Still being kept super busy with my baby, I will try to post to my blog every now and then. I still actively follow other Jane Austen blogs, although I may not have the time to comment or contribute to them that often.
This month being the 200th anniversary of the publication of Pride and Prejudice, many bloggers have chosen to discuss themes related to Jane Austen’s most popular novel. Some time ago, I spotted this lovely little documentary on Pride and Prejudice in a Dutch blog, Jane Austen.
Pride and Prejudice Revisited interviews various well-known and established Jane Austen biographers and screenwriters for the adaptations, who each recount their experiences with Jane Austen. It is interesting to hear what first attracted them to Jane Austen and Pride and Prejudice in particular, and why they have continued their association with the writer.
The documentary also discusses the modern adaptations of Pride and Prejudice, from Bridget Jones’ Diary to Bride and Prejudice, pointing out why all the the vastly different adaptations have been ever so popular. This brings light to the immortality of Jane’s novels and their adaptability to modern culture.
According to the documentary – and I would have to agree – it was the ground-breaking 1995 adaptation of Pride and Prejudice that truly brought Pride and Prejudice to the masses and brought people to love Jane Austen. Perhaps the sexualisation of Mr Darcy with the ‘wet shirt scene’ had something to do with it…?!
The screenwriter for the 1995 miniseries, Andrew Davies, points out how Jane Austen’s novels read differently in different eras, resulting in very different adaptations of the same novels. Wouldn’t you agree that the popular 2005 film with Keira Knightley caters much more to the modern taste than the tamer, more slow-paced 1980 version for instance? (I will, however, stay partial to Davies’ 1995 version, with its amazing period detail, witty dialogue and slow progress towards culmination, as in the novel).
The documentary also analyses why people have grown to adore and admire the character of Elizabeth, who has become the ideal woman for many – she is, after all, both beautiful and intelligent, with “a twinkle in her eye” (well said!) and a wit unmatched in the world of literature.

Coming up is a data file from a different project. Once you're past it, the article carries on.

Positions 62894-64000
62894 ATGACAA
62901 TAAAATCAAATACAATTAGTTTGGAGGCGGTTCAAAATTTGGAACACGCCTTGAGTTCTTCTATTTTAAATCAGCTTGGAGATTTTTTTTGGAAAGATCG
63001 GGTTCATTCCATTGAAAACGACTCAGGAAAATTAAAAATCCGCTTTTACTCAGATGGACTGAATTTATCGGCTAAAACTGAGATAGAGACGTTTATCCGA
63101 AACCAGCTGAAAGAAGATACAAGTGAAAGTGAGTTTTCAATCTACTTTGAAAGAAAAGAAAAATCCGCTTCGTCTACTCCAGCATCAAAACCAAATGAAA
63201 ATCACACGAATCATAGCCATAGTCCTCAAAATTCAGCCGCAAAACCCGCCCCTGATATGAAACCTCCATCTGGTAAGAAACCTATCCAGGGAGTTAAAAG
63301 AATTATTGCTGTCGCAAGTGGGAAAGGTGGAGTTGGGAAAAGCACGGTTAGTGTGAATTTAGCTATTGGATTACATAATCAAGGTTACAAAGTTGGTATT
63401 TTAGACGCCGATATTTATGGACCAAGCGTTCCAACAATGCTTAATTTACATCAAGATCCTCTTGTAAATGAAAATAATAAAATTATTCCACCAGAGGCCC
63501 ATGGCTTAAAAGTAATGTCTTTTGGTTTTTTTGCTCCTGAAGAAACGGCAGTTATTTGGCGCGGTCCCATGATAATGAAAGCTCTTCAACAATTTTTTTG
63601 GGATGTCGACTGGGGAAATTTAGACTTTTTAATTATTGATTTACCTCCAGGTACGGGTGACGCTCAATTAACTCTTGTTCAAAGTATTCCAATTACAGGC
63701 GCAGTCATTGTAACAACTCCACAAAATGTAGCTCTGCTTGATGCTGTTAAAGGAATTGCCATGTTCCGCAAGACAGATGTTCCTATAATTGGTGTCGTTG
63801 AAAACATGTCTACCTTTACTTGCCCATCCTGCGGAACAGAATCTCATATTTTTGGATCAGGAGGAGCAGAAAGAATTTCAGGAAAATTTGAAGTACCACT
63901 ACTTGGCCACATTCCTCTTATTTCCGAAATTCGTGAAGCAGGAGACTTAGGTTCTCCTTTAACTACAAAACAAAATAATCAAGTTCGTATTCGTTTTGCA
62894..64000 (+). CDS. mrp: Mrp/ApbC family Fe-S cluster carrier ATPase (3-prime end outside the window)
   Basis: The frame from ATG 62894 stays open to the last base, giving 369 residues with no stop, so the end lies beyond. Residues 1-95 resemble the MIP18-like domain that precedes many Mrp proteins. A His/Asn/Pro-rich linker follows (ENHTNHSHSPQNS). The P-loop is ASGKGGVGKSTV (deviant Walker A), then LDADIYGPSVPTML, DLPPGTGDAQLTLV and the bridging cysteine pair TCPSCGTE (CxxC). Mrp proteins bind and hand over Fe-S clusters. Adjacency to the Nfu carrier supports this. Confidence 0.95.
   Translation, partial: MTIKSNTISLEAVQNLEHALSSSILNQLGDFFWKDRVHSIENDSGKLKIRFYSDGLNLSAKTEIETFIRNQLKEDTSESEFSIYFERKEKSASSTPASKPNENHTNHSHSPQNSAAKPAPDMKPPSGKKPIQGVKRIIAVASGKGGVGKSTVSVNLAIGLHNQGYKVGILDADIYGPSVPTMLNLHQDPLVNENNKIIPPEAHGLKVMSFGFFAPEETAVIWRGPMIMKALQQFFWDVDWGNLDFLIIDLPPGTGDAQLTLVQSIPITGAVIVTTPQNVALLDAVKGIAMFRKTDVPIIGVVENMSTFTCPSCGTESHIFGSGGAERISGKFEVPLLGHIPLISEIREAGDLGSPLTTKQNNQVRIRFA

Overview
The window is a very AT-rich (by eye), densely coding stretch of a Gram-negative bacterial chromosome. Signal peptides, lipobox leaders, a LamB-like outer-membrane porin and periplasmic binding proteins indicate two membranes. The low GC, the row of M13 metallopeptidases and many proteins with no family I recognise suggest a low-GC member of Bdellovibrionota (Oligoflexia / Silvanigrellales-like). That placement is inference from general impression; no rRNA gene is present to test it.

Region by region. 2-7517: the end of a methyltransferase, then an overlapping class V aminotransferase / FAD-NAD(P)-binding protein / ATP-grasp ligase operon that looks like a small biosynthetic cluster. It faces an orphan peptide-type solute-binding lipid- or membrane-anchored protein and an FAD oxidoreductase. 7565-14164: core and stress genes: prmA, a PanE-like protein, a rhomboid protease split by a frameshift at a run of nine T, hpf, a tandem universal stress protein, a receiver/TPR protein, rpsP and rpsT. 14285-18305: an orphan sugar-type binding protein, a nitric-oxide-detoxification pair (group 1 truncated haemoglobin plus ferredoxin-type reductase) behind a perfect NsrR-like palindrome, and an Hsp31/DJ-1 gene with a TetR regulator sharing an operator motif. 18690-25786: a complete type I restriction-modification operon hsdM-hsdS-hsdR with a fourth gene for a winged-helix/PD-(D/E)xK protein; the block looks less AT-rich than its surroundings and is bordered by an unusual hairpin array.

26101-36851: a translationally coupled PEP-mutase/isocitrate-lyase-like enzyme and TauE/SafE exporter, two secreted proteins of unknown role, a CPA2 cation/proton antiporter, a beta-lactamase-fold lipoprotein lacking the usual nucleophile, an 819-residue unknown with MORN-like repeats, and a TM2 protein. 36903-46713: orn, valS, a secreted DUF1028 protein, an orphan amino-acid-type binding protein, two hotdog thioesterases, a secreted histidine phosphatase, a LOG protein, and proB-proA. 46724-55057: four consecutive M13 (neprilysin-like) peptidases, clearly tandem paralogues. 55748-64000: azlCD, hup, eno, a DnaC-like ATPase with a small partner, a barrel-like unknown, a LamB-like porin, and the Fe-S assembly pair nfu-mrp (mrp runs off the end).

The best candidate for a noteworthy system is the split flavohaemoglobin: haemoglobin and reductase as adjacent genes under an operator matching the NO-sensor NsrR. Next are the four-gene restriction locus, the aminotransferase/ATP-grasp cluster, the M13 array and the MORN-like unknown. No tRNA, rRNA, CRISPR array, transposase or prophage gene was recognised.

The second part of the documentary discusses, for example, why the proud, arrogant Mr Darcy remains so attractive to readers.
Sue Birtwistle, the producer for the 1995 Pride and Prejudice, makes the interesting point how most stories in romantic fiction actually retell the story of Elizabeth and Darcy and how they become attracted to each other against all odds.
She also draws attention to how the characters in the novel are archetypes, characters that live on in literature as well as in life. We all know a flirtatious, attention-seeking Lydia and an odious, off-putting Mr Collins, don’t we?
Something that often goes unnoticed is how Jane Austen, through her stories, brings light to the snobbery and injustice in society. The third part of the documentary reveals how this translates to other cultures as well, showing the examples of the cultures of Iran and India, where women sometimes have to go against their family and society, just like the characters in Pride and Prejudice. Pride and Prejudice is a story that could very well happen in modern-day Asia.
The documentary points out the the huge effect that the 1995 adaptation of Pride and Prejudice has had on the world of costume drama. Can you honestly say that you remember any quality costume drama before the year 1995?
I really enjoyed the documentary, as I always love to hear opinions on my favourite novel, and what could be more interesting than to hear the viewpoints of those who are experts on the subject! I also love the snippets from various adaptations that make up this lovely documentary.
Have you already seen this and did you learn anything interesting from watching it?